Next Thursday evening, when the lights dim at Roy Thomson Hall, the gala audience will sit back to watch something never before seen in the opening-night history of the Toronto International Film Festival: a documentary. But nothing unsettling that might rattle their jewellery, not one of those downbeat treatises starring man's folly. Nope, this isn't just any documentary – it's a rock doc. And it doesn't feature just any band – From the Sky Down spotlights, in the expansive phrase of TIFF co-director Cameron Bailey, "the biggest rock band in the world right now." In short, U2.
Well, the questions are obvious. Why break tradition to kick things off with a doc? And why this particular doc? Addressing the first, Bailey offers tradition itself as a motive: "There's always been a strong documentary component to the festival and this is a country with a rich history in documentaries." True enough, although, with stellar names like Beryl Fox and Donald Brittain and the National Film Board fading with every passing decade, that "rich history" is cited too often as a smug generality. So allow me to be specific for a second.
This year, Nick Broomfield brings his doc Sarah Palin – You Betcha! to the festival. But that film wouldn't have been possible, nor would much of Broomfield's oeuvre, nor would Michael Moore's reputation-making Roger & Me, without the original template of a witty documentary done at the NFB back in 1974 by Michael Rubbo – his Waiting for Fidel invented the stalkumentary. It's pleasant to remember that our rich history penetrates right to the present.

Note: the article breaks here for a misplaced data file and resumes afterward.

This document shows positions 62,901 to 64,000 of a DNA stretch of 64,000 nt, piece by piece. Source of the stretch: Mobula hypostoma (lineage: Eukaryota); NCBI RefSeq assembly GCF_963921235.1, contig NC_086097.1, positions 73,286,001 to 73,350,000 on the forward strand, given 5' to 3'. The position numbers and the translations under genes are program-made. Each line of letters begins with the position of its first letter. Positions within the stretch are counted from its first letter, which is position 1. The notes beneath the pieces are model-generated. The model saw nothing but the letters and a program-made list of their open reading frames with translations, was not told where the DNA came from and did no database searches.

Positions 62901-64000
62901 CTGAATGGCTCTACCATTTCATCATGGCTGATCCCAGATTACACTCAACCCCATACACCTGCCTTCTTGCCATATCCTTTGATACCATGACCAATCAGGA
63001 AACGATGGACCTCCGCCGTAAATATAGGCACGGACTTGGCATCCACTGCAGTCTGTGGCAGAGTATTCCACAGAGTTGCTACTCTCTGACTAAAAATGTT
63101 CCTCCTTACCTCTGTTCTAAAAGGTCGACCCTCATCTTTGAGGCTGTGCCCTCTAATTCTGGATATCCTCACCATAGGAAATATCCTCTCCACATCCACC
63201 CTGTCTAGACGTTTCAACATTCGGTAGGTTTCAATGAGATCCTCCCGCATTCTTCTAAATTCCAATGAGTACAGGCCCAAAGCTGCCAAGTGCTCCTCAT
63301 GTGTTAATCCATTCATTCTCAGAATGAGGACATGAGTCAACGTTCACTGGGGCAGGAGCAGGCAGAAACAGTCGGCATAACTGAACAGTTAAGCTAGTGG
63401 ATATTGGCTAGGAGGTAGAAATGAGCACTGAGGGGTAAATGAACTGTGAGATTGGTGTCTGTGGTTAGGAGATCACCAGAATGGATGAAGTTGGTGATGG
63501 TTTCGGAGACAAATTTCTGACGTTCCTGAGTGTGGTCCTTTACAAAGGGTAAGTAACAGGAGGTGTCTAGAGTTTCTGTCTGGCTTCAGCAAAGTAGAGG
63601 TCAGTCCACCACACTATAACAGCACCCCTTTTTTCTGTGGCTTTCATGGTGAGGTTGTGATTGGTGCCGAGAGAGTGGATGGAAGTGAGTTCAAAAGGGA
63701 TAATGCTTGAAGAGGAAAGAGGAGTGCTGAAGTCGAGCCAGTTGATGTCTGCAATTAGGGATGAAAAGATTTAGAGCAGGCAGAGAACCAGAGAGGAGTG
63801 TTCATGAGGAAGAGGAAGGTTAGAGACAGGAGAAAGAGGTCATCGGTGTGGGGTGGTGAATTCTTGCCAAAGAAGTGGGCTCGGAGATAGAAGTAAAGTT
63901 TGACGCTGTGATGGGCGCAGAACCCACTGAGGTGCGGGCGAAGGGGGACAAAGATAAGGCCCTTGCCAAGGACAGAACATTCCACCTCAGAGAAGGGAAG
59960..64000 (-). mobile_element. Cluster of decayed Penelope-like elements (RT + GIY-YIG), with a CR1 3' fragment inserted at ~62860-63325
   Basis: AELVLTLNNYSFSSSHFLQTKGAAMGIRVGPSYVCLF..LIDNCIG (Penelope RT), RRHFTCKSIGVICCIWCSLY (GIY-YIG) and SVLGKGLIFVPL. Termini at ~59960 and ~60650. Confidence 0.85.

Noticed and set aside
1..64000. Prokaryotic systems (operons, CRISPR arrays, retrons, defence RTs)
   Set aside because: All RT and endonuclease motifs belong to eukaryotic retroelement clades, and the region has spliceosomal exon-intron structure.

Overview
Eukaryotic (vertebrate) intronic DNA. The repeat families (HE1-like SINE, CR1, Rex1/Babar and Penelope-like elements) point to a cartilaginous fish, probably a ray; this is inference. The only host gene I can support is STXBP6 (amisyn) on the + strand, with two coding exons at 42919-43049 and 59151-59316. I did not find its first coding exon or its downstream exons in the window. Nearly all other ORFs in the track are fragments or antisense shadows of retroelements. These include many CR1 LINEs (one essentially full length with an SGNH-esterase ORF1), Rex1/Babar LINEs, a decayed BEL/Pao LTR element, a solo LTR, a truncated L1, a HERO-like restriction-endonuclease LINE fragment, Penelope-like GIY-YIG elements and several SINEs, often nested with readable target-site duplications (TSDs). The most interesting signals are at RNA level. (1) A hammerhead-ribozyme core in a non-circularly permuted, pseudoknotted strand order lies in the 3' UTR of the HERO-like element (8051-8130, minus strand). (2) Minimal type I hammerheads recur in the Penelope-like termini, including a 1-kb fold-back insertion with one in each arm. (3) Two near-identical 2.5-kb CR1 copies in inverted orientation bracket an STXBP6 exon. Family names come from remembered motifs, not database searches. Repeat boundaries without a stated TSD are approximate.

Of course, a taste for filmed "reality" is in vogue these days, or at least, at the pop level, a taste for that soft "reality TV" version typically accompanied by singing and dancing and celebs of varying stripes. Which brings us, then, to the second question: Why this U2 doc? Certainly, the band is no stranger to the camera – the lads have been paraded on the big screen before, in the likes of U2: Rattle and Hum and U2 3D. Even Davis Guggenheim, the director of From the Sky Down, had an earlier flirtation, showcasing The Edge in his study of rock guitarists, It Might Get Loud.
Naturally, by way of explanation, Bailey puts an artsy spin on things, citing Guggenheim for his Oscar-winning success in An Inconvenient Truth, and for "his way of dealing with well-known prominent people and getting behind their personas." To that end, the film sees the band members revisiting that period in '91 when, amid the confines of a Berlin studio, they struggled to renew themselves creatively, and eventually emerged with Achtung Baby. For all these reasons, then, Bailey concludes of the opening-night selection: "We thought it was the best fit for us."
Actually, the fit is far better than he might have realized. Since U2 and TIFF have both become "prominent" in their own way, let's follow Guggenheim's lead and do a little digging "behind the personas." Hey, it turns out the two have a whole lot in common, beginning with this curious bit of trivia: They share the same birthday. Each was born in September, 1976, flirting with different names before settling on their current handle. Both started out small, grew bigger, then got huge – U2 into today's colossus status; TIFF into a globally significant festival that, while still lacking the prestige of the venerable Cannes, beats the hell out of the old gal in sheer numbers – 336 films in this fall's accounting.